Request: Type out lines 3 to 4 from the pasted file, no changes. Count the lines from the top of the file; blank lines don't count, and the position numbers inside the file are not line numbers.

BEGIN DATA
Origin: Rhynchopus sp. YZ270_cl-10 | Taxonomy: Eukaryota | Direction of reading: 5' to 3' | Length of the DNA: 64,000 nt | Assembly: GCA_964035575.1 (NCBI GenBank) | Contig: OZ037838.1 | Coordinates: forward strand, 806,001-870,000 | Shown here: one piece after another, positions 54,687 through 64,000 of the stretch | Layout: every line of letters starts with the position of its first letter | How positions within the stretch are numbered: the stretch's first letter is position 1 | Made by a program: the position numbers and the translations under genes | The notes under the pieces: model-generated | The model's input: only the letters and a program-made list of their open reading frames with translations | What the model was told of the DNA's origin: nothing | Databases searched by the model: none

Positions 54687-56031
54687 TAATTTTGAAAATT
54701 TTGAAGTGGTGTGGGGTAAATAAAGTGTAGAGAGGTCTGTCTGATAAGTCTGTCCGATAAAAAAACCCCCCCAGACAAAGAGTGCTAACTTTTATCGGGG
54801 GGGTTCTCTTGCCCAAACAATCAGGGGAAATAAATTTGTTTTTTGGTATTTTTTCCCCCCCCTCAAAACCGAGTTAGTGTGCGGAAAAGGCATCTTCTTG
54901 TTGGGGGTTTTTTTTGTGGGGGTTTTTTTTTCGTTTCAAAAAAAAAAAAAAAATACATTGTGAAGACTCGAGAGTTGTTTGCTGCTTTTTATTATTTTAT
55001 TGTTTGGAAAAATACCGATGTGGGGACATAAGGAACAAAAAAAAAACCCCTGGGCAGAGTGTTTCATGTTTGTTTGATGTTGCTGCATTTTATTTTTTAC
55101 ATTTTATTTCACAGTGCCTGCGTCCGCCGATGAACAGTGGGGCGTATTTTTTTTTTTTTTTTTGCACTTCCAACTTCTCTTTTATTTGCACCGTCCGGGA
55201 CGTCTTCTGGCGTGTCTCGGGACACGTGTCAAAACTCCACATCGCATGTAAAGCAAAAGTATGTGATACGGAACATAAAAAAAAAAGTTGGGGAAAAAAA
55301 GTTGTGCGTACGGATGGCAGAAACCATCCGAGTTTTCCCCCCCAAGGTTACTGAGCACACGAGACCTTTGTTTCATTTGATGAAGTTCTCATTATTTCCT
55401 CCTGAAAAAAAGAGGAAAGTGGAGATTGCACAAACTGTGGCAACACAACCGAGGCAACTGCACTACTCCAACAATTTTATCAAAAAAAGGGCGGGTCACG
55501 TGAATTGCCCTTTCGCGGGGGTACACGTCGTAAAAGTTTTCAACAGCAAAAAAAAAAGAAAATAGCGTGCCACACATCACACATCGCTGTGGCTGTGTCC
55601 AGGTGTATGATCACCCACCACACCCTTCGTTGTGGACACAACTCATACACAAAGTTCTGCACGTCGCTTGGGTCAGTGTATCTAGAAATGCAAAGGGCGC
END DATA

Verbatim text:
54687 TAATTTTGAAAATT
54701 TTGAAGTGGTGTGGGGTAAATAAAGTGTAGAGAGGTCTGTCTGATAAGTCTGTCCGATAAAAAAACCCCCCCAGACAAAGAGTGCTAACTTTTATCGGGG